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 10th May 2004, 18:48 #1 (permalink) Thread Starter   Join Date: Feb 2004 Location: East of Mars Posts: 32 Connecting 12volt batteries together I have a question about connecting batteries, If you have say two 12volt 15amp/hr batteries does, Batt 1 pos ¡V> Batt 2 pos Batt 2 neg --> Batt 1 pos = 12v 30amp/hr is this called parallel or series? What about, Batt 1 pos „³ Batt 2 neg Batt 2 pos „³ Batt 1 neg = 24 volt how many amps? Seems to me every one is an expert on this one and no one really knows !!! Hope to clear it up here. just a quick note, for some reason iV and ,,3 should be little connecting arrows -- >. must have been a glitch when I cut/paste.
 10th May 2004, 19:13 #2 (permalink) Join Date: Aug 2000 Location: UK Posts: 1,909 Pos>Pos, Neg>Neg is called 'in parallel'. It's the way you should 'jump' start cars. It will maintain the voltage at 12v no matter how many batteries you connect this way 'in parallel'. If you connect Batt 1 Neg> Batt 2 Pos, then across the other terminals, you will have the sum of the voltages of each battery. Starts to become a very powerful effect. Therefore I would expect the current (ie amps) to be the sum of each battery. School physics was back in the 60s!
 11th May 2004, 02:58 #3 (permalink) Cunning Artificer   Join Date: Jun 2001 Location: The spiritual home of DeHavilland Age: 70 Posts: 3,044 Not so for the series condition Notso. Pos-Pos and Neg-Neg does connect the batteries in parallel, where the terminal voltage is the same as the individual battery terminal voltages and the output current is the sum of the currents in each battery. Thus two 12 volt 15 ampre-hour batteries connected in parallel produce a 12 volt 30 ampere hour power pack - delivering 30 amperes for one hour at a terminal voltage of 12 volts. Connect the same two batteries in series by connecting one battery's positive terminal to the other's negative terminal and connecting the remaining positive and negative terminals to the load, produces a 24 volt power pack. The same current flows in both batteries, hence the capacity remains at 15 ampere hours - delivering 15 amperes for one hour at a terminal voltage of 24 volts. Note that output power is doubled in both cases as 2V x A or V x 2A both equal 2(V x A) A battery generally consists of a number of cells connected in series thus there are 6 cells in a 12 volt lead-acid car battery and 12 cells in a 24 volt aircraft battery; so a 24 volt battery is effectively the same as two 12 volt batteries connected in series within the same case. Finally- and please, don't try this at home. Its very, very dangerous! ______________________ Batt 1 pos --> Batt 2 neg Batt 2 pos --> Batt 1 neg = 24 volt how many amps?" ______________________ The answer is lots and lots - until we reach the final melt down!!! Last edited by Blacksheep; 11th May 2004 at 06:09.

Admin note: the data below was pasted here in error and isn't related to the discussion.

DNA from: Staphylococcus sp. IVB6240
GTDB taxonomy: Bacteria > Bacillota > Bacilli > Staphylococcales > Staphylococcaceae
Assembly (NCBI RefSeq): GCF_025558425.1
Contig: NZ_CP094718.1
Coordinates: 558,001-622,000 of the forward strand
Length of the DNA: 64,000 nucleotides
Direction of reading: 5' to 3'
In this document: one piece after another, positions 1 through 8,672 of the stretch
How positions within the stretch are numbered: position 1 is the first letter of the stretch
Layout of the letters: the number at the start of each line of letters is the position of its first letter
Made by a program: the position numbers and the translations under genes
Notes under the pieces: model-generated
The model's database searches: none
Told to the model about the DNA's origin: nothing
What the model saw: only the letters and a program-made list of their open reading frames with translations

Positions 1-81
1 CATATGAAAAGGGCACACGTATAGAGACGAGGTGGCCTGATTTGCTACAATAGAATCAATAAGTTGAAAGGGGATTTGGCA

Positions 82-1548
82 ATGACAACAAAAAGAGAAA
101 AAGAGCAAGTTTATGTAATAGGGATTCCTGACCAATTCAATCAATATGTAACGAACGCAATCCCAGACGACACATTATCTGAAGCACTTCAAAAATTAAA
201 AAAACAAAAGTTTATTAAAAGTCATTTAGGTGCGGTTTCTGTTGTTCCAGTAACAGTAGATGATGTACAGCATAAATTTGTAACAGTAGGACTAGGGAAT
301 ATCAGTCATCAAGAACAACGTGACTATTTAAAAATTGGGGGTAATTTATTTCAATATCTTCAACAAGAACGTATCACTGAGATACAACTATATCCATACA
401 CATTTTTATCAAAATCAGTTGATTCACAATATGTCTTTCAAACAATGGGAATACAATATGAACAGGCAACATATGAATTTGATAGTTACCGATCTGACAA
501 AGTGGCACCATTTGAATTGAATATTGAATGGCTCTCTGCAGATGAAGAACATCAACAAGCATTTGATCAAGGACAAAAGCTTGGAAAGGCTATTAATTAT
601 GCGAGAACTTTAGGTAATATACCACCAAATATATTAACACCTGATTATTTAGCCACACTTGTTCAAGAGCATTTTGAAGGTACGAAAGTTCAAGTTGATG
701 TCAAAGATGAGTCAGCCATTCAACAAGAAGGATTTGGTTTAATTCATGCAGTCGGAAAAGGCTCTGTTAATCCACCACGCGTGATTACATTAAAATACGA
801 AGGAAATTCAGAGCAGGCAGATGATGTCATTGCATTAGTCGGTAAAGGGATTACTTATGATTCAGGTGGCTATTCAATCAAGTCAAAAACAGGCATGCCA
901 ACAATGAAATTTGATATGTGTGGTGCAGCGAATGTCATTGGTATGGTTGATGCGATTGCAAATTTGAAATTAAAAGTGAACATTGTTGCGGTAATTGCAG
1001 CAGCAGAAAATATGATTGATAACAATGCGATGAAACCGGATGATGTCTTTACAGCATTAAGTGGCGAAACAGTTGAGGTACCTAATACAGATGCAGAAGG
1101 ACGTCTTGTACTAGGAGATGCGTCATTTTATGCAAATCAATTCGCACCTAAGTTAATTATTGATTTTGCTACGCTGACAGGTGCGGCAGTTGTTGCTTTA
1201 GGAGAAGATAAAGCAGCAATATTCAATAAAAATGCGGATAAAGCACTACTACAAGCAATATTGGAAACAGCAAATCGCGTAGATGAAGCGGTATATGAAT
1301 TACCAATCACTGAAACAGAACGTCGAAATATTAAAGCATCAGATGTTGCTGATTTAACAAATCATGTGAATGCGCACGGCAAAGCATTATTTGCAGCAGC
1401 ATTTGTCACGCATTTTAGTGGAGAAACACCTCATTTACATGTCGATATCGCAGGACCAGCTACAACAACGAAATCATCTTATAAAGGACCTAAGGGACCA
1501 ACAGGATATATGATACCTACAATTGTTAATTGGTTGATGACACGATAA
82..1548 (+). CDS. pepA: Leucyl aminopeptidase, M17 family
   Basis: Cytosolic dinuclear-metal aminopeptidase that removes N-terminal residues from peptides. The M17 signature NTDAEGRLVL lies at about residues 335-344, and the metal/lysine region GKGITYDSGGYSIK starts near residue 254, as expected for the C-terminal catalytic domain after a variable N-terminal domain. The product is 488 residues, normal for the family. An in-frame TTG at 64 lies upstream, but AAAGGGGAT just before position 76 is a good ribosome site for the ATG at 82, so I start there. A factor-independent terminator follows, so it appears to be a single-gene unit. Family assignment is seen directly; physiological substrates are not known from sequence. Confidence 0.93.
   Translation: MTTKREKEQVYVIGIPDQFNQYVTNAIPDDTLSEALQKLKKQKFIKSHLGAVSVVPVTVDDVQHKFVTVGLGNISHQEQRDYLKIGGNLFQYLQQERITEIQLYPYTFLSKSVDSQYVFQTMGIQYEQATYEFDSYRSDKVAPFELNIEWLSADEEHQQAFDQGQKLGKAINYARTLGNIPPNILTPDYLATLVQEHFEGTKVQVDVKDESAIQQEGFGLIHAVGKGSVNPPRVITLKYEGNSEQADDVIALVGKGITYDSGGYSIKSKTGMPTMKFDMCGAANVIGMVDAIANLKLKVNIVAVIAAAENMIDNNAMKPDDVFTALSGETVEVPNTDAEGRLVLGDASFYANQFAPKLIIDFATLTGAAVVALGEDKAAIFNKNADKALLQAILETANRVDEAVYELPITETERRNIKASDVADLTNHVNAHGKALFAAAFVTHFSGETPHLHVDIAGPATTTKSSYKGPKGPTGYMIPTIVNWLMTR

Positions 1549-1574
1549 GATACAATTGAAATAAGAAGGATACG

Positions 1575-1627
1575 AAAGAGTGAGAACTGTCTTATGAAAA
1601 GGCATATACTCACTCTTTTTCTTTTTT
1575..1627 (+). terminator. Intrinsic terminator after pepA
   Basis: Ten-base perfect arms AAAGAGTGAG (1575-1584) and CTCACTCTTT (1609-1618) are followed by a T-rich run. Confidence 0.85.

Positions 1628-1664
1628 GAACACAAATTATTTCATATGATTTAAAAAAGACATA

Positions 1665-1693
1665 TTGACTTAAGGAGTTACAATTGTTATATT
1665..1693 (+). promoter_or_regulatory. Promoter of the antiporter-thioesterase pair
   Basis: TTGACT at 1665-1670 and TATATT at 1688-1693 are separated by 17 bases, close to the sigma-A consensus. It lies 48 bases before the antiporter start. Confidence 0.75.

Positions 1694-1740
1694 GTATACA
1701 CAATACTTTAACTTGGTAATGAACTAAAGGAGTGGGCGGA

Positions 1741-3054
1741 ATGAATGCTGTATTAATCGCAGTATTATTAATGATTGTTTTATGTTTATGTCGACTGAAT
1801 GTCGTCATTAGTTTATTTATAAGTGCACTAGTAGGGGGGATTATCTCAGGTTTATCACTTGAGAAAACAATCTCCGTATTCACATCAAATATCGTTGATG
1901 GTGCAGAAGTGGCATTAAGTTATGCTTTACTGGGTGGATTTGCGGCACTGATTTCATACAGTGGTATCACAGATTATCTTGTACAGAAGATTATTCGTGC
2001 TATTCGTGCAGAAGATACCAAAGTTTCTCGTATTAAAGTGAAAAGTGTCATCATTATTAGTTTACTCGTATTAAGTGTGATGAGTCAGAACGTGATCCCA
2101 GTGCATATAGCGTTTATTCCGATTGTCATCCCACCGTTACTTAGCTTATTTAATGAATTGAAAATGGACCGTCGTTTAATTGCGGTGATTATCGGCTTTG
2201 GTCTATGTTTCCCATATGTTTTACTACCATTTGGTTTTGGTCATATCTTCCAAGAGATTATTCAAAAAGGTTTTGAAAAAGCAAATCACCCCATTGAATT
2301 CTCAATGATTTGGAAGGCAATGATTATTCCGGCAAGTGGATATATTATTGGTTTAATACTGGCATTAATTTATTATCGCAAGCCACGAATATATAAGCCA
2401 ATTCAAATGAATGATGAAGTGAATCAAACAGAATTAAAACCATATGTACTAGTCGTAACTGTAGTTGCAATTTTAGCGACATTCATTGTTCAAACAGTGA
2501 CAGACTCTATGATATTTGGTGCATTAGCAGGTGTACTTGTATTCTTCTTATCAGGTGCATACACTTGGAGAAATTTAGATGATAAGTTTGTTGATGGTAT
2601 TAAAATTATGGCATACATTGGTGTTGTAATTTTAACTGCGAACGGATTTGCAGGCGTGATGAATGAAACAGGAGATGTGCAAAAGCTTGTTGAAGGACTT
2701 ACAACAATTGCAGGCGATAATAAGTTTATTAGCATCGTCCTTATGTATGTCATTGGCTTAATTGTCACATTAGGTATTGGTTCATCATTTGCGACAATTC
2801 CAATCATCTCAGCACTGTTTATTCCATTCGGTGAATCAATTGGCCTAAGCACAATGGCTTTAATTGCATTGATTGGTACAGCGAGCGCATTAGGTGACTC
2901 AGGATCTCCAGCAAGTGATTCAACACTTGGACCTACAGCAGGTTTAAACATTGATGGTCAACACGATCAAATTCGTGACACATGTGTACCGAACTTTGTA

11th May 2004, 03:44 #4 (permalink) Moderator   Join Date: Mar 2003 Location: Orlando, Florida Age: 62 Posts: 2,587 I go with the Black Sheep. Parallel = same volts, double current. Series = double volts, same current. Both = double power (watts)
11th May 2004, 07:21   #5 (permalink)

Join Date: May 2001
Location: Frankfurt, Germany
Posts: 143
Yes - full marks to Blacksheep from a former physics and electronics lecturer.

Another little note on the second condition:

Quote:
 Batt 1 pos --> Batt 2 neg Batt 2 pos --> Batt 1 neg
This is a short circuit - although the batteries are rated at 12v 30Ah - (They can supply 30A at 12V for an hour) the cranking power of the battery will be much higher (the current the battery can supply for a short duration). This could well be in the order of 300A here.

In a short circuit a phenominal amount of current will flow which will cause things to get extremely hot - you might even have an explosion on your hands, quicker than you can say "Oh &%\$\$+~"!